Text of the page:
On The Way To Karli
It is an early morning near the end of March. A light breeze caresses with its velvety hand the sleepy faces of the pilgrims; and the intoxicating perfume of tuberoses mingles with the pungent odors of the bazaar. Crowds of barefooted Brahman women, stately and well-formed, direct their steps, like the biblical Rachel, to the well, with brass water pots bright as gold upon their heads. On our way lie numerous sacred tanks, filled with stagnant water, in which Hindus of both sexes perform their prescribed morning ablutions. Under the hedge of a garden somebody's tame mongoose is devouring the head of a cobra. The headless body of the snake convulsively, but harmlessly, beats against the thin flanks of the little animal, which regards these vain efforts with an evident delight. Side by side with this group of animals is a human figure; a naked mali (gardener), offering betel and salt to a monstrous stone idol of Shiva, with the view of pacifying the wrath of the "Destroyer," excited by the death of the cobra, which is one of his favourite servants. A few steps before reaching the railway station, we meet a modest Catholic procession, consisting of a few newly converted pariahs and some of the native Portuguese. Under a baldachin is a litter, on which swings to and fro a dusky Madonna dressed after the fashion of the native goddesses, with a ring in her nose. In her arms she carries the holy Babe, clad in yellow pyjamas and a red Brah-manical turban. "Hari, hari, devaki!" ("Glory to the holy Virgin!") exclaim the converts, unconscious of any difference between the Devaki, mother of Krishna, and the Catholic Madonna. All they know is that, excluded from the temples by the Brahmans on account of their not belonging to any of the Hindu castes, they are admitted sometimes into the Christian pagodas, thanks to the "padris," a name adopted from the Portuguese padre, and applied indiscriminately to the missionaries of every European sect.
At last, our gharis - native two-wheeled vehicles drawn by a pair of strong bullocks - arrived at the station. English employes open wide their eyes at the sight of white-faced people travelling about the town in gilded Hindu chariots. But we are true Americans, and we have come hither to study, not Europe, but India and her products on the spot.
If the tourist casts a glance on the shore opposite to the port of Bombay, he will see a dark blue mass rising like a wall between himself and the horizon. This is Parbul, a flat-topped mountain 2,250 feet high. Its right slope leans on two sharp rocks covered with woods. The highest of them, Mataran, is the object of our trip. From Bombay to Narel, a station situated at the foot of this mountain, we are to travel four hours by railway, though, as the crow flies, the distance is not more than twelve miles. The railroad wanders round the foot of the most charming little hills, skirts hundreds of pretty lakes, and pierces with more than twenty tunnels the very heart of the rocky ghats.
We were accompanied by three Hindu friends. Two of them once belonged to a high caste, but were excommunicated from their pagoda for association and friendship with us, unworthy foreigners. At the station our party was joined by two more natives, with whom we had been in correspondence for many a year. All were members of our Society, reformers of the Young India school, enemies of Brahmans, castes, aid prejudices, and were to be our fellow-travelers and visit with us the annual fair at the temple festivities of Karli, stopping on the way at Mataran and Khanduli. One was a Brahman from Poona, the second a moodeliar (landowner) from Madras, the third a Singalese from Kegalla, the fourth a Bengali Zemindar, and the fifth a gigantic Rajput, whom we had known for a long time by the name of Gulab-Lal-Sing, and had called simply Gulab-Sing. I shall dwell upon his personality more than on any of the others, because the most wonderful and diverse stories were in circulation about this strange man. It was asserted that he belonged to the sect of Raj-Yogis, and was an initiate of the mysteries of magic, alchemy, and various other occult sciences of India. He was rich and independent, and rumour did not dare to suspect him of deception, the more so because, though quite full of these sciences, he never uttered a word about them in public, and carefully concealed his knowledge from all except a few friends.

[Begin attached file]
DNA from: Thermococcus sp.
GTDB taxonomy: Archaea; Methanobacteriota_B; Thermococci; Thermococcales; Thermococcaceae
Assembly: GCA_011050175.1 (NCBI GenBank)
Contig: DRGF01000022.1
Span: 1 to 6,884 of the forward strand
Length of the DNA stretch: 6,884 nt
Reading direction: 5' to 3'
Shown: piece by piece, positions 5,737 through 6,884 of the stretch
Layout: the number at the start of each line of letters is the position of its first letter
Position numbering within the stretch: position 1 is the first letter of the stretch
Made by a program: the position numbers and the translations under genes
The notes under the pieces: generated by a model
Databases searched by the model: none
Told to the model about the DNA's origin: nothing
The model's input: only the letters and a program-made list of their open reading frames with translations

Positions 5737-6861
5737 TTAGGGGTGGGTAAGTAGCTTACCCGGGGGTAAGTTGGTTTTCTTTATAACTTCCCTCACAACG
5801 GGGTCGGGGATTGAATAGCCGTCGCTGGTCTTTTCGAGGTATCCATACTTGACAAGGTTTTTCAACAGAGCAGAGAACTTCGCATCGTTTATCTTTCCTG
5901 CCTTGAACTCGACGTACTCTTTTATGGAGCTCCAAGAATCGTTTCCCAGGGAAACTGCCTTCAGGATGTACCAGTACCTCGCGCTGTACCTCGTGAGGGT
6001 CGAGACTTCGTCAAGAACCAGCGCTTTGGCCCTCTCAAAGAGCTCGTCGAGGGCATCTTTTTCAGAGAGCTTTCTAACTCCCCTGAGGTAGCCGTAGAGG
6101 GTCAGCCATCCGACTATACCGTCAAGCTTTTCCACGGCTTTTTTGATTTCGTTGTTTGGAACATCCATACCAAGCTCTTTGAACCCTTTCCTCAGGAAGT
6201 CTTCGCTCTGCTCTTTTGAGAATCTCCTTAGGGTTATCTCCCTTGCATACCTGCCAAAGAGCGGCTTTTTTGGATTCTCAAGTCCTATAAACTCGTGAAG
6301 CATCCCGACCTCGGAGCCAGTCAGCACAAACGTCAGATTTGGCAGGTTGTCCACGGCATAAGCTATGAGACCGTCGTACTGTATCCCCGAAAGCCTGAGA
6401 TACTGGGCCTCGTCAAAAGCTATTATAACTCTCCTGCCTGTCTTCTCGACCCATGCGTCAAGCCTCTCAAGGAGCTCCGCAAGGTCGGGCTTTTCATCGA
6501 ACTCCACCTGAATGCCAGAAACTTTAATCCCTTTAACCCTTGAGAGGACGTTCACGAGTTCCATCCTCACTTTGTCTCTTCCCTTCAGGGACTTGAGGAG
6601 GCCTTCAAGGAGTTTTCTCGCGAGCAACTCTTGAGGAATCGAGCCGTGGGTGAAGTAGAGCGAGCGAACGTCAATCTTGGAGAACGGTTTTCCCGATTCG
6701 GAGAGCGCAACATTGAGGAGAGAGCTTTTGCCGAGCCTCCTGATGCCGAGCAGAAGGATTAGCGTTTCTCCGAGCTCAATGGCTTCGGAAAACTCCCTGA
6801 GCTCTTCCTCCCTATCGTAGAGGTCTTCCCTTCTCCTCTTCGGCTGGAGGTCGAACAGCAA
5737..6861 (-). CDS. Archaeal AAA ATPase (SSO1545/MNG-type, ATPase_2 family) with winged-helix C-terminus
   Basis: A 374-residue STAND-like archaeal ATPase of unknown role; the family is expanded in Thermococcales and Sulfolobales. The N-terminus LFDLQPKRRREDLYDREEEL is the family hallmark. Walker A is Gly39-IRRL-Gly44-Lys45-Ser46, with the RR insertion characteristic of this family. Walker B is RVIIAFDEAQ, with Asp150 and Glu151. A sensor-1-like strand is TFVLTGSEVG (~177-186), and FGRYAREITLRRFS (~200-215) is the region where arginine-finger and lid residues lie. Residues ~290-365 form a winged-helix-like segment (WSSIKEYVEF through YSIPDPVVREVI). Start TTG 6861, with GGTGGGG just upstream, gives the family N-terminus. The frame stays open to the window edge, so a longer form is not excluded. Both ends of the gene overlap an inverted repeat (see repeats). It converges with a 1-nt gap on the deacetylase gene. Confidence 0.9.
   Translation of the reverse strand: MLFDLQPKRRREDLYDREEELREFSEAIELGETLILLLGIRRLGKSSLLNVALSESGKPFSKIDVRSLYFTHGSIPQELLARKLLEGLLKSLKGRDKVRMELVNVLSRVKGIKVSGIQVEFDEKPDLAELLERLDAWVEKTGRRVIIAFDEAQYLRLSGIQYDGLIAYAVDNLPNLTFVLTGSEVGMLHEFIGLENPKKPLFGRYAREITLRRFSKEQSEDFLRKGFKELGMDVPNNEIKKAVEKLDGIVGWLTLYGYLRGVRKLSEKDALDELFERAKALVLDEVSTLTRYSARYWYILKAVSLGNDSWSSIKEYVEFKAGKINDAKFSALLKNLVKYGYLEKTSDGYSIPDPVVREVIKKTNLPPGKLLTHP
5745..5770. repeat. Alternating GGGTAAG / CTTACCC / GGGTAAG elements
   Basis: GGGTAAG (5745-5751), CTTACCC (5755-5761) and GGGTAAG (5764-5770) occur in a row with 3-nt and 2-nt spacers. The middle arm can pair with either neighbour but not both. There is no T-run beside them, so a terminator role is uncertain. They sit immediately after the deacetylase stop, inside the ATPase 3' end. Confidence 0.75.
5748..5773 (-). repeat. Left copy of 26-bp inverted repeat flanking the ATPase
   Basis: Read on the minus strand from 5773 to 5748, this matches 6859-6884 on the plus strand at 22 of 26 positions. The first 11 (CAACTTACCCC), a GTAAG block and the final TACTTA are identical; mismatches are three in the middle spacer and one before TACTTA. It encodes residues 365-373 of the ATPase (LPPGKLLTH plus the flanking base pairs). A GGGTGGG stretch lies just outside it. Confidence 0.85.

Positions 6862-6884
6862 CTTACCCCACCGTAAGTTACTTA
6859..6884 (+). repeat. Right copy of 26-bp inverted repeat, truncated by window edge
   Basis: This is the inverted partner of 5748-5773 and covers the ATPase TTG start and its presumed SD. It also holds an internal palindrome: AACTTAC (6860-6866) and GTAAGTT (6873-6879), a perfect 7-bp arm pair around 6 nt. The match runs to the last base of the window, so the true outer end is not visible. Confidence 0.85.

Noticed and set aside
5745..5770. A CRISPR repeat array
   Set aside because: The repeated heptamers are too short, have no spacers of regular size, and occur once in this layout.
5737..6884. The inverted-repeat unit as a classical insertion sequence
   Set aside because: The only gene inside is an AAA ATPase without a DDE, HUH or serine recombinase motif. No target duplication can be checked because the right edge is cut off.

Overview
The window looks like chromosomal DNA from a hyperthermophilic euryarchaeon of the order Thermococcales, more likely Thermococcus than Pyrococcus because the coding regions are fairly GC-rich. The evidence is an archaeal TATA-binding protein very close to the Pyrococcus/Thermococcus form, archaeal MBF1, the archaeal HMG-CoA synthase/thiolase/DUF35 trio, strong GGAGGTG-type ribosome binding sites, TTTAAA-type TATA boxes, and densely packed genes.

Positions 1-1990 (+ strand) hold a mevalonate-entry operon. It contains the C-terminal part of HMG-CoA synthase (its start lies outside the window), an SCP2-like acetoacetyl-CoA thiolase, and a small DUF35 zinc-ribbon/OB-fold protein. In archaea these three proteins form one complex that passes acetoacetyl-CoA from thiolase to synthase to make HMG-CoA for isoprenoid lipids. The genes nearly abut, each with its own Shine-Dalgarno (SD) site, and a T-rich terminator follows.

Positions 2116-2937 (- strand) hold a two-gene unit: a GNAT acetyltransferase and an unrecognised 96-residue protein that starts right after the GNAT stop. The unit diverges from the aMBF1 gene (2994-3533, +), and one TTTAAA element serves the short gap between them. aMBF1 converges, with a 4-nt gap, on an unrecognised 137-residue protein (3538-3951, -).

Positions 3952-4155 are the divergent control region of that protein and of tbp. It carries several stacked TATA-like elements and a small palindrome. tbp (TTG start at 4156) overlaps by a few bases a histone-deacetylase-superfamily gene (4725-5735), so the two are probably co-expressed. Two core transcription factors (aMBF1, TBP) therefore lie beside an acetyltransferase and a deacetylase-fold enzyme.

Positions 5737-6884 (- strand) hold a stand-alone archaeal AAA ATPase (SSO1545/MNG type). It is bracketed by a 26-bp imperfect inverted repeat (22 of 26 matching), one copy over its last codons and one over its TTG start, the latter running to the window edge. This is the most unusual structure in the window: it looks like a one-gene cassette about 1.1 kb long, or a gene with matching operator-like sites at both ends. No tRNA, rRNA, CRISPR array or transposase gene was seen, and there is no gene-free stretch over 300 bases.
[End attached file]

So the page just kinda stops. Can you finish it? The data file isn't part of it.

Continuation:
He was an independent Takur from Rajistan, a province the name of which means the land of kings. Takurs are, almost without exception, descended from the Surya (sun), and are accordingly called Suryavansa. They are prouder than any other nation in the world. They have a proverb, "The dirt of the earth cannot stick to the rays of the sun." They do not despise any sect, except the Brahmans, and honor only the bards who sing their military achievements. Of the latter Colonel Tod writes somewhat as follows,* "The magnificence and luxury of the Rajput courts in the early periods of history were truly wonderful, even when due allowance is made for the poetical license of the bards. From the earliest times Northern India was a wealthy country, and it was precisely here that was situated the richest satrapy of Darius. At all events, this country abounded in those most striking events which furnish history with her richest materials. In Rajistan every small kingdom had its Thermopylae, and every little town has produced its Leonidas. But the veil of the centuries hides from posterity events that the pen of the historian might have bequeathed to the everlasting admiration of the nations. Somnath might have appeared as a rival of Delphi, the treasures of Hind might outweigh the riches of the King of Lydia, while compared with the army of the brothers Pandu, that of Xerxes would seem an inconsiderable handful of men, worthy only to rank in the second place."